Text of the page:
Bill Long is a typical Midwestern hunter with a passion for the outdoors, a family of four, a modest home in a suburban neighborhood and a job that takes a 20-minute commute. Weekend activities are varied as they are with any active family—chauffeuring their two boys to soccer and baseball games, doing a little fishing or spending a lot of time hunting upland birds, turkeys and deer as the seasons dictate. With all this driving time, Long, like a good many others of us who face tight household budgets, has to address the issue of fuel economy and the rising costs of fuel.
His '98 four-wheel-drive pickup is a fuel hog and the miles are getting up there. And his wife's mid-size SUV is just as road weary and almost as fuel thirsty. Because they need to get a new vehicle that will accommodate their growing family, work well for their outdoor/hunting lifestyle and be friendly at the gas pump, they're setting their sights on a hybrid SUV.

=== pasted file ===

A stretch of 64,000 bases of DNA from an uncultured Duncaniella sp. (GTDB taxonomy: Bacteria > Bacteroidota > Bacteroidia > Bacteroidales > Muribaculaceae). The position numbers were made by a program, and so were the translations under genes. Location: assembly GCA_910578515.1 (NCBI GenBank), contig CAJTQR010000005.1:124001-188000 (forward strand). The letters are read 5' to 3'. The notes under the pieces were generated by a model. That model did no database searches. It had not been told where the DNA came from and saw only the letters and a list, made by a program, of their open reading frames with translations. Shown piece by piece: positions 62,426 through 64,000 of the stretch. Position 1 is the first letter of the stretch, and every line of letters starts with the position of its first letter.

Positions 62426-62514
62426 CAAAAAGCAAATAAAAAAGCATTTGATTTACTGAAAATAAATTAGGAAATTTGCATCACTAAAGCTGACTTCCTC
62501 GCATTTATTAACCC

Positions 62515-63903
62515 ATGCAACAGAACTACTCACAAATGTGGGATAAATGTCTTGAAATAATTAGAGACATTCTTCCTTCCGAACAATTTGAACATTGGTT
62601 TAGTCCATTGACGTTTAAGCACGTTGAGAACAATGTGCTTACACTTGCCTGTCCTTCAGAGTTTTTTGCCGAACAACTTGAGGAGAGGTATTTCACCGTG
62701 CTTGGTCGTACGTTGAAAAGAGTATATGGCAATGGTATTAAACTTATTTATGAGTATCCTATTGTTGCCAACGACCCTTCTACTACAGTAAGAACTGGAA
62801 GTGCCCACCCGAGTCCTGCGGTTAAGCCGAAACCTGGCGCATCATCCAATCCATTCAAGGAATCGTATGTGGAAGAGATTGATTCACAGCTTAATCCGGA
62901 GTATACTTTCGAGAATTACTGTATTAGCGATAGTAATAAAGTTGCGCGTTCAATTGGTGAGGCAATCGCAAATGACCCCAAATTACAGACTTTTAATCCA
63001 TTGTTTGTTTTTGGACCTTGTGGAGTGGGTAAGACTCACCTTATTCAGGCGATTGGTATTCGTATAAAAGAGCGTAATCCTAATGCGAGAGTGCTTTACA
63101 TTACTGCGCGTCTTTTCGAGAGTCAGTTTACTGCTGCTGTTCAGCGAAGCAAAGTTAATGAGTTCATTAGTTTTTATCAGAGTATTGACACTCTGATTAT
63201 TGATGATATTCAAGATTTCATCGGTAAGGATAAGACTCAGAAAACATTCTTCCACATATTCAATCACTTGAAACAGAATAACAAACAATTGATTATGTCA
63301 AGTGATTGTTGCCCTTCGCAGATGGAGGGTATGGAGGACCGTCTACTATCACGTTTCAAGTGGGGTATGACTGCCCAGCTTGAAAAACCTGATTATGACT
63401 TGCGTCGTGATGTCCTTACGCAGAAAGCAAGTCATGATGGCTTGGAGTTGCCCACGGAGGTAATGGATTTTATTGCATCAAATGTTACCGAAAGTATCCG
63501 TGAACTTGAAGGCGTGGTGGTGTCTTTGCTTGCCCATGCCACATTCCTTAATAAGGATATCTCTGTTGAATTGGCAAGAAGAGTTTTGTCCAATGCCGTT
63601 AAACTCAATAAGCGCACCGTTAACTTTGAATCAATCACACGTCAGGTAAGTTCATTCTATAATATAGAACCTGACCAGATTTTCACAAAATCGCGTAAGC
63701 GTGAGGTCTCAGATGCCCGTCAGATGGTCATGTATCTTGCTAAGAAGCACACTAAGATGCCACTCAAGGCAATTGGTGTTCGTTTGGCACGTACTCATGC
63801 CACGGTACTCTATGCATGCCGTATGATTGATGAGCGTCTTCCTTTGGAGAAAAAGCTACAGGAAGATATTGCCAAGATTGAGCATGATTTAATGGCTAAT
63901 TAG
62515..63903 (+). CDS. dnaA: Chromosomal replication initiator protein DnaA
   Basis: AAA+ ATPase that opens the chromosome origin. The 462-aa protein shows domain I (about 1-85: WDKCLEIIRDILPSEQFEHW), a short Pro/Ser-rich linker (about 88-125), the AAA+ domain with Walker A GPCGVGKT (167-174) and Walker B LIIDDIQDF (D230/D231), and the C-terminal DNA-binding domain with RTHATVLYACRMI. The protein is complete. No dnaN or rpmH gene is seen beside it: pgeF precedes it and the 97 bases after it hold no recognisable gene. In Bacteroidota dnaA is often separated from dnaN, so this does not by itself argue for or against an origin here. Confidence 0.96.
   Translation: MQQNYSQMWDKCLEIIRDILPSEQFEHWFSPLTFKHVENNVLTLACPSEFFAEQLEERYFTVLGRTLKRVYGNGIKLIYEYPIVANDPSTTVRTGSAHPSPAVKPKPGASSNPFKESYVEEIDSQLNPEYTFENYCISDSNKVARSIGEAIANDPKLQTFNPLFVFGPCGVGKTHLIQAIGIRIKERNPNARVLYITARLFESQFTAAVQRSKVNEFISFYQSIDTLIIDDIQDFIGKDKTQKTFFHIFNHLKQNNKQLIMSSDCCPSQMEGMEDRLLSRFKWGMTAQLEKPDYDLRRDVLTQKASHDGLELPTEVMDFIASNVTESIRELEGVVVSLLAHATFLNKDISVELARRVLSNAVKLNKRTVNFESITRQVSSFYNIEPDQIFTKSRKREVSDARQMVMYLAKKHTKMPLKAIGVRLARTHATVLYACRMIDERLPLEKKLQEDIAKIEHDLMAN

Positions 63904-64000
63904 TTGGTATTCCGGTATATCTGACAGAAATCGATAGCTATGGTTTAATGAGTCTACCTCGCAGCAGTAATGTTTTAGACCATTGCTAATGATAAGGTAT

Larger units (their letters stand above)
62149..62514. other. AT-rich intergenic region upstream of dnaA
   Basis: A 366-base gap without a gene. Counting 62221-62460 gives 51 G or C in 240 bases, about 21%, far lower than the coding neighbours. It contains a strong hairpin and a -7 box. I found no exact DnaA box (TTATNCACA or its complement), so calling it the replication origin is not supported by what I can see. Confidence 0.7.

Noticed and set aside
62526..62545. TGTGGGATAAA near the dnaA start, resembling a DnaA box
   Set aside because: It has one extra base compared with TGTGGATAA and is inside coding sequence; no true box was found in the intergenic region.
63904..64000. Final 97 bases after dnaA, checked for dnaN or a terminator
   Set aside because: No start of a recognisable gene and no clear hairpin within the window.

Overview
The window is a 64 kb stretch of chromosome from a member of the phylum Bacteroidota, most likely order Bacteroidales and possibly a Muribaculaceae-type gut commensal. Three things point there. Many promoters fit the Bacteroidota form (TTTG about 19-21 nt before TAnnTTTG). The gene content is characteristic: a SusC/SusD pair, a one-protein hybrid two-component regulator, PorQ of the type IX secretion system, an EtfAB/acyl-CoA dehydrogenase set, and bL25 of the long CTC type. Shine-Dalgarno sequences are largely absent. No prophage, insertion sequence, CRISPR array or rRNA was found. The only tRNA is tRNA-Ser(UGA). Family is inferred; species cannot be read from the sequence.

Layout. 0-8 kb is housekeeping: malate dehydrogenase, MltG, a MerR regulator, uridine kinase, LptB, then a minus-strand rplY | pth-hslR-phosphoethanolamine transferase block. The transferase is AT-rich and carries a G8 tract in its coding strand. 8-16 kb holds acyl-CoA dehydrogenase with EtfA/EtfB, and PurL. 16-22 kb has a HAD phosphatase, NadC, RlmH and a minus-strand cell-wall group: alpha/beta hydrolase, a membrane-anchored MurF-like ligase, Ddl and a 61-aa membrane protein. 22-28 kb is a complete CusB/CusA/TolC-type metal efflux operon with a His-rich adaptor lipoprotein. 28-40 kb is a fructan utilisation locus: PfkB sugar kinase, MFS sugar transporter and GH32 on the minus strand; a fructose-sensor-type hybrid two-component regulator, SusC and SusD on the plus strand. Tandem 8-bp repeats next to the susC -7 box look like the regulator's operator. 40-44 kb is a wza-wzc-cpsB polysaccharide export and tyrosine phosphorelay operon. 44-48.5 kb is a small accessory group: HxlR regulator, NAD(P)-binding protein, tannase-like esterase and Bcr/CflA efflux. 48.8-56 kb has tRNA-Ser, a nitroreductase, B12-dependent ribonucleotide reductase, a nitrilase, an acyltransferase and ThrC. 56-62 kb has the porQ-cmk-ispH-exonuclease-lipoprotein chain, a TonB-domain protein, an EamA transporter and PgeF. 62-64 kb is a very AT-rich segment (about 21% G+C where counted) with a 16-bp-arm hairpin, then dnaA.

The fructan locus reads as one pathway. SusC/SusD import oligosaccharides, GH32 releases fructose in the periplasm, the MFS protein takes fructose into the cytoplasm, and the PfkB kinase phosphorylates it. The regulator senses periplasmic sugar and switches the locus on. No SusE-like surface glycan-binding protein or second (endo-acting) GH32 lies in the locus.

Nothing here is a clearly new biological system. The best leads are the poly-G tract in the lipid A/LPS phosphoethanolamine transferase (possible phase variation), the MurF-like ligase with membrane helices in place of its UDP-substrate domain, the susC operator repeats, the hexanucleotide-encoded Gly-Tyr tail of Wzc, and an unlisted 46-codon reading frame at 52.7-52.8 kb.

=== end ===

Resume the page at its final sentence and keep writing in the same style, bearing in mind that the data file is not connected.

Stepping up to one of the 2008 hybrid SUVs is a smart move for those who want to help the environment while cutting down the size of the annual fuel bills. Hybrid technology has finally come to the point where a few of the SUVs can now tow a decent amount and have enough power so you don't feel like you're anchored in the slow lane when you hit an interstate.
New GM Full-Size Hybrids
My favorite hybrids at the moment are the 2008 Chevrolet Tahoe and GMC Yukon. Both are full-size SUVs that utilize an innovative "two-mode" hybrid powertrain, combining electric power with GM's fuel-efficient 5.3L V8 so you get the best of both worlds when they're needed.
"We have taken the brand-new, next-generation full-size truck platform, which already had segment-leading fuel economy and world-class aerodynamics, to the next level," said Mark Cieslak, assistant vehicle chief engineer for the Chevy Tahoe Hybrid. "This is in addition to maintaining important performance attributes of full-size trucks, such as off-road capability, towing at 6,000 pounds, great 0-60 mph times and much more. It was understood from the start that we would deliver the goods on fuel economy, with typical full-size truck performance."